Well thats a surprisingly interesting set of questions, so heres my perspective:
1. Where do you reside?>> In a wooden house in a town in New Zealand, there is a lot of radio noise coming off the power lines and telephone lines (internet ADSL, VDSL) here, making conventional radio reception increasingly difficult.
2. Do you know if the materials used in building your residence greatly hinder reception of local broadcasts such as TV?>> A minority of houses are now being built using steel framing. But this wont affect TV in NZ because its all digital now, carried on either UHF or direct to home satellite. In both cases, external aerials are used for reception. Apartments are prewired with community antenna distribution.
3. How much time can you allocate to receiving broadcasts?>>Most of the time, if its radio and portable such as built into cellphone, car radio, home stereo tuner or AV receiver.
4. Can you accept the possibility of not receiving a particular broadcast or part of one?>> No, I find a better channel fairly quickly. Of course, a DRM radio will do this automatically, and remain delivering the exact same program to me via a better frequency. I suspect the public do not know this.
5. Can you spare at least a couple hundred dollars to buy necessary equipment?>> Well thats much less money than most youth spend on cellphones and laptops, and yes i could spend that money but nothing is available. Nothing.
6. Are you familiar with installing and running software on a computer beyond browsing the InterNet?>> Yes but I dont recommend that method for someone who wants to get a better radio.
7. Do you have space and permission to erect an external antenna outdoors if needed?>> Yes but its not necessary for shortwave reception, a piece of wire thrown out the window, or buy or make an indoor loop, or use the active antenna that comes with a real shortwave ("world band radio")set.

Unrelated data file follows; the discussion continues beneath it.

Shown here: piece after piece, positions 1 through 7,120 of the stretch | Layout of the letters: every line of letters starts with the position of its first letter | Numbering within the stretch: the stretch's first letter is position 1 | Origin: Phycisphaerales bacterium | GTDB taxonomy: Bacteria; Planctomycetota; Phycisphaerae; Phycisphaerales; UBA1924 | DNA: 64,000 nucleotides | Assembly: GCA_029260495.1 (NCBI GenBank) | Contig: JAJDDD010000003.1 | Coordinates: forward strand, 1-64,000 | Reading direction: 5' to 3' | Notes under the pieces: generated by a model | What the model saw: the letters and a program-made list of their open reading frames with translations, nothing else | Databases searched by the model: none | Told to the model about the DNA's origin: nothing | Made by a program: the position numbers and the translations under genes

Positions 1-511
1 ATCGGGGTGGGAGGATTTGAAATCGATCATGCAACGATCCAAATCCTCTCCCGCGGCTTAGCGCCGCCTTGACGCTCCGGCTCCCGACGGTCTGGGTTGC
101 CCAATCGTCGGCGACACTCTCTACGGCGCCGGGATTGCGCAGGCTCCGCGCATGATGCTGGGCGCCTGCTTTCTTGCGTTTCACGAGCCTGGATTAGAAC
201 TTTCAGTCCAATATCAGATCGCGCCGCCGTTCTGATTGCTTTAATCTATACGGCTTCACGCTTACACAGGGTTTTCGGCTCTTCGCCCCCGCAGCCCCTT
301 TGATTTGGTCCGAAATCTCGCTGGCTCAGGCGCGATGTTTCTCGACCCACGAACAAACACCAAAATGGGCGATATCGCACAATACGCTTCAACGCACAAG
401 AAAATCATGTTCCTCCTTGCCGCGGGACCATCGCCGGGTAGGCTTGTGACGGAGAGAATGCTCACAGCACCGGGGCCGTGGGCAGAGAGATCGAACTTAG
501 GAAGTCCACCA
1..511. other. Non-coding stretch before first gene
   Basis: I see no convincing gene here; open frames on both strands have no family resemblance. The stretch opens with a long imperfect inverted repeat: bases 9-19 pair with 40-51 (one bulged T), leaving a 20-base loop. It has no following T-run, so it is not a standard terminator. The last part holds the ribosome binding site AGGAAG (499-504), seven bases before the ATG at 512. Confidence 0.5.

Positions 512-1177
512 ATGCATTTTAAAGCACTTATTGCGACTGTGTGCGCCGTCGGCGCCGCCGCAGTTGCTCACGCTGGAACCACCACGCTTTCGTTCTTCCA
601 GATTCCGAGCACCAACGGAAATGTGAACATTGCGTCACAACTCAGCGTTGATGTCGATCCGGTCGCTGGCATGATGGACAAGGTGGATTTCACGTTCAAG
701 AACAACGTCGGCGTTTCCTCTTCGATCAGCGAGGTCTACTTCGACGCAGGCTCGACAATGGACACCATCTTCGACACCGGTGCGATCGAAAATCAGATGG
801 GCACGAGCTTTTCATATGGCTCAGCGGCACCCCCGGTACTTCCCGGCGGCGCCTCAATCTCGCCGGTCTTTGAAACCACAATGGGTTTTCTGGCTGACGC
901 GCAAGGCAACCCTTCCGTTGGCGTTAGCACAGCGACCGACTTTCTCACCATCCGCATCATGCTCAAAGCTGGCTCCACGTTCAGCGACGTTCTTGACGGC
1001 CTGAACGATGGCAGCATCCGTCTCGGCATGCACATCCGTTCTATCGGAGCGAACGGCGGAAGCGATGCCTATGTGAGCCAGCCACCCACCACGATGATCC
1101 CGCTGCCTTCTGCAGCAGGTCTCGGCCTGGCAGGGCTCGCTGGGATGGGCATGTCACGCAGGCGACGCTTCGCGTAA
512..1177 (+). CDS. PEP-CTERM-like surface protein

8. Do you understand the meaning of UTC as applied to time?>> Yes, it means I have to get up at 4am to listen to "The Disco Palace" LOL
9. What factor motivates you to receive broadcasts in one of the DRM standards, e.g. cleaner audio, text, graphics, video?>> because I can. - And I believe its the best system available to do those things.
10. Who can you ask for local help if needed?>> There are a couple of other Shortwave Listeners in NZ who run similar websites
I have a question for broadcasters:
Can your shrewd use of the DRM standards help a listener to de-hamify the experience of receiving such a broadcast?>> I dont think broadcasters understand this question. Although our Radio Broadcasters Association do support the provision for DRM as a standard for future, none have started domestic transmission.
I have a question for manufacturers of gear enabling reception of DRM broadcasts which includes antennas:
How can you continually improve your product's quality, availability, functionality, and performance to help a listener to de-hamify the experience of receiving a DRM broadcast? Quality, availability, functionality, and performance imply reliability, cost, quantity, form (interface), size, capability, etc.>> In my opinion only 2 manufacturers got close to a good product, Sarapulsky and MSway. Unfortunately we didnt get the opportunity to buy them. NewStar is also highly commended for achieving what they have, however none of these radios meet the current DRM minimum performance standards - ie. they dont have DRM+ capability, let alone a high end model with Diveemo.
we have a saying here "dead in the water" - like the DAB radio I have in the office, must have cost a lot, and doesnt even pick up AM or FM stations, and cannot tune into the DAB+ station up the road, that went on air about 2005.
I think consumers dont like getting burned twice in the same decade. If you want to sell a radio, make sure it can pick up the basic worldwide standards. It doesnt cost much. The digital process chipsets available for radios are already there and have digital demodulation and Shortwave tuner, the Pioneer car radios sold here have this in them but the retailers dont know it, so the buyers dont ask for it. In theory when they add the decoding chipset required for the IBOC market it will allow the inclusion of DRM at essentially no extra cost.